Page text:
The large amounts of pension savings across the Dutch working population significantly reduce inequality, the country’s statistics agency CBS has found.

If pension assets were to be included in total household assets, the share of the total wealth of the richest 10% of households would fall from 62% to 48%, according to CBS calculations.

Similarly, the so-called Gini co-efficient, an international measure for inequality, for the Netherlands would fall from 0.77 to 0.65 if pension assets were to be included in the calculations.

In official statistics, pension assets are not included in household wealth as those entitled to pension assets cannot freely dispose of this money, and because pension pots cannot be inherited.

Unsurprisingly, including pension assets in household wealth reduces inequality the most for households where the main breadwinner is aged between 55 and 65.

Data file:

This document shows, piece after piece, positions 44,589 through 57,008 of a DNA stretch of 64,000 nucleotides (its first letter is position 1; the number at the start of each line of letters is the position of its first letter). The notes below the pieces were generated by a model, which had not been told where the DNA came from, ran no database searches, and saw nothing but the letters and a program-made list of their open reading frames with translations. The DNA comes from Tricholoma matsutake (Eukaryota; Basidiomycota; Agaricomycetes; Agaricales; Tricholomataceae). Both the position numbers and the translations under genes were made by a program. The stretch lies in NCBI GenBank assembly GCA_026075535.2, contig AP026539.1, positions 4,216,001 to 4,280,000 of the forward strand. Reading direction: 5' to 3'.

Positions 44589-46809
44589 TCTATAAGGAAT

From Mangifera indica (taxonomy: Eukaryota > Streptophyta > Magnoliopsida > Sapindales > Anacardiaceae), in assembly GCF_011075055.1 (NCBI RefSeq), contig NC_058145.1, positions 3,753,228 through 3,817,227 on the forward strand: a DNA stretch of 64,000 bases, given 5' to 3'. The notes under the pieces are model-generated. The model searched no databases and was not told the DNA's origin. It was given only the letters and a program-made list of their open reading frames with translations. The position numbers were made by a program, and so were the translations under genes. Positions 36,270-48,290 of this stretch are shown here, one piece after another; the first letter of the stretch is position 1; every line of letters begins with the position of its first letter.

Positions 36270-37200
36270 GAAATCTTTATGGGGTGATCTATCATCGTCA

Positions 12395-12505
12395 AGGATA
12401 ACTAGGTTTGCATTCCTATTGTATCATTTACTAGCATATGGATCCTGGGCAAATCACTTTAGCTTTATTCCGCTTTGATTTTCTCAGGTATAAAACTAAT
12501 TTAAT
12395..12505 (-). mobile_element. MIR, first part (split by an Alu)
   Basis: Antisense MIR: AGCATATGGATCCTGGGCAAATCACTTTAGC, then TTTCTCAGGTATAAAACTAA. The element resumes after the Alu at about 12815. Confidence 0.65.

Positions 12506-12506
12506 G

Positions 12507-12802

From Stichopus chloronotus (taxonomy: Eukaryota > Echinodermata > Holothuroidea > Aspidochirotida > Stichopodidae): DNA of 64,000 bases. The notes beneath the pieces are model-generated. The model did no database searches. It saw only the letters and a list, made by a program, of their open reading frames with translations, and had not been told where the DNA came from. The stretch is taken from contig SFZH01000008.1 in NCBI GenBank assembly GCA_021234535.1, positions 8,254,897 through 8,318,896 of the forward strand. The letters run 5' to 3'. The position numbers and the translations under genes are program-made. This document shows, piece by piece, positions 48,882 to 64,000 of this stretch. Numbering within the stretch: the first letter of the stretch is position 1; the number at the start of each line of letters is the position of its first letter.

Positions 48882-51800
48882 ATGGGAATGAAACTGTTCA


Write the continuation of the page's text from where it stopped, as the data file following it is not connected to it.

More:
In this age group, pension assets account for half of a household’s total assets. Total pension assets in the Netherlands amounted to roughly €1.6bn in Q2 2020 according to DNB figures. This equals some €195,000 in pension assets per household.

“Many households with few or no assets at all do have pension assets,” CBS noted, with an important reason for this being that most Dutch workers, including those on low salaries, are obligated to save for their pension.

“For higher-income households, assets also rise when pension assets are included in their total wealth of course. But the relative difference in wealth between low-income households and high-income households is being reduced,” CBS stated.

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